Because we believe in straight talk and candor in the Grill Room, the management feels compelled to warn you that this column is mostly about golf's FedEx Cup.
Who says we don't look after you around here, eh?
To those of you brave enough to stick this one out, let's move on...
Yes, golf's version of the 'playoffs' has improved. The gods of Ponte Vedra Beach actually managed to make the confounding format a little more compelling and comprehensible this year.
And, yes again, the result of any championship system (sorry, Commissioner Finchem, this is a points race, not a playoff), no matter how wacky, should be to determine the best player or team when it is all over.
Well, right now Tiger Woods is leading the FedEx race, and even if he took an 0-for-4 in this year's majors, is still undeniable the game's best player by about the length of a solidly struck 3-wood.
Further, if you've been watching any of the FedEx tournaments the last three weeks, you'll notice all the big names are still playing -- Ernie, Phil, Sergio, Padraig, etc.
This might be the system's biggest caveat, because before the FedEx came along, chasing these guys away from their mansions and onto the golf course in September was like coaxing a smile from Tiger.
So the FedEx has accomplished some of the things it set out to do.
But how many of you out there brave enough to still be reading this column understand the FedEx Cup? Come on, let's see a show of hands. Put your hand down, commissioner.
Me either -- and neither do many of the players.
Trust me, if a certified golf geek like myself can't walk you through this, it's broken, and not worth my time, or yours, to explain. If you really, really want to try to understand the rules, read this, but please return -- all three of you.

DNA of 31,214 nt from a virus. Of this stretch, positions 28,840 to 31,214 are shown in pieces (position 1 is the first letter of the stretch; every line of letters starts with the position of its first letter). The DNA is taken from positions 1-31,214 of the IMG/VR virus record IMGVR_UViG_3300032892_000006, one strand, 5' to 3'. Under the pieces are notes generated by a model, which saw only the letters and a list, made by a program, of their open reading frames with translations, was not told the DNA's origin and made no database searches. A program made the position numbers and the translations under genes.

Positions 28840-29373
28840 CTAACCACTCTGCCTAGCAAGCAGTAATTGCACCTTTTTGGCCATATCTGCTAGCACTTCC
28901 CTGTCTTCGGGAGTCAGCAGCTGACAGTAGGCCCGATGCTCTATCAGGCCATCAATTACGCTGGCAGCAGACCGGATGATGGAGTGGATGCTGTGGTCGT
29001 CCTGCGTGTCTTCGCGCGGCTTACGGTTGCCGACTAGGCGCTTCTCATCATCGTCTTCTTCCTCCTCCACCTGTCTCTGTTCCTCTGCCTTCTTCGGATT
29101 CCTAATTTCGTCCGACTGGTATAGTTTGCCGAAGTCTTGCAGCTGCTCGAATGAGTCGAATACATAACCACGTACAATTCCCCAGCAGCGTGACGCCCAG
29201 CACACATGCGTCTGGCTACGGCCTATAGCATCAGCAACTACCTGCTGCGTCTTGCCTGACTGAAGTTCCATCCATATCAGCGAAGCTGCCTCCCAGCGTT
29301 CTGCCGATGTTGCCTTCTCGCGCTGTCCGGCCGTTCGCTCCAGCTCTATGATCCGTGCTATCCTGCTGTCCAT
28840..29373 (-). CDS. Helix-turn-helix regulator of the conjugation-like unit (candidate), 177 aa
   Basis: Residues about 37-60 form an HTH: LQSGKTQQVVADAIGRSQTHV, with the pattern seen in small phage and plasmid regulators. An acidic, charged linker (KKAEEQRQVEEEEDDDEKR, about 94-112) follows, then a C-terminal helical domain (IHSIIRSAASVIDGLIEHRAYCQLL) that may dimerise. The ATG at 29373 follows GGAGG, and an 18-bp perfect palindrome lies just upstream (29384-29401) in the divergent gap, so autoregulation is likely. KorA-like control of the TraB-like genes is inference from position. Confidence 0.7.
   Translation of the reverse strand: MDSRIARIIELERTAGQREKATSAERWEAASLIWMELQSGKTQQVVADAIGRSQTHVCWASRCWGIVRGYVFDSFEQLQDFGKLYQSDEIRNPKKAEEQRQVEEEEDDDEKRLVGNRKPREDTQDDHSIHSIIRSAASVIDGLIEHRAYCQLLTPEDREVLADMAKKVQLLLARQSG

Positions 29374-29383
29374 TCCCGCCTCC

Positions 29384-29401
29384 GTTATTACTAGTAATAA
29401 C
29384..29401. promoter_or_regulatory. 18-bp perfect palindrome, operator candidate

Assuming you're back, we have a suggestion to make this thing a snap to understand and most likely even more compelling to watch: Get rid of the points, and base the thing strictly on golf results. You know, like under par and over par, and all that?
The player with the lowest cumulative score after the final four events and 16 rounds of golf wins. Period.
Oh, I suppose you could keep the points system throughout the season. That is pretty easy to understand. The better you finish in a tournament the more points you get. The better you play over the course of the year, the more points you earn.
But once you get to golf's version of the Final Four, start anew and dump the points.
Let's say the top 80 point-earners of the year earn a spot into the first of the Fedex Cup's final four events.
After the first week of action, you drop the bottom 20, and 60 players move onto the second stop. There would be no cuts.
Most important, their scores carry over from the previous tournament.
After the second event you drop another 20, and the remaining 40 players and their cumulative scores from the previous two tournaments play on.
After the third event you drop another 20, until you are left with the top-20 players based on scoring from the previous three stops, not points.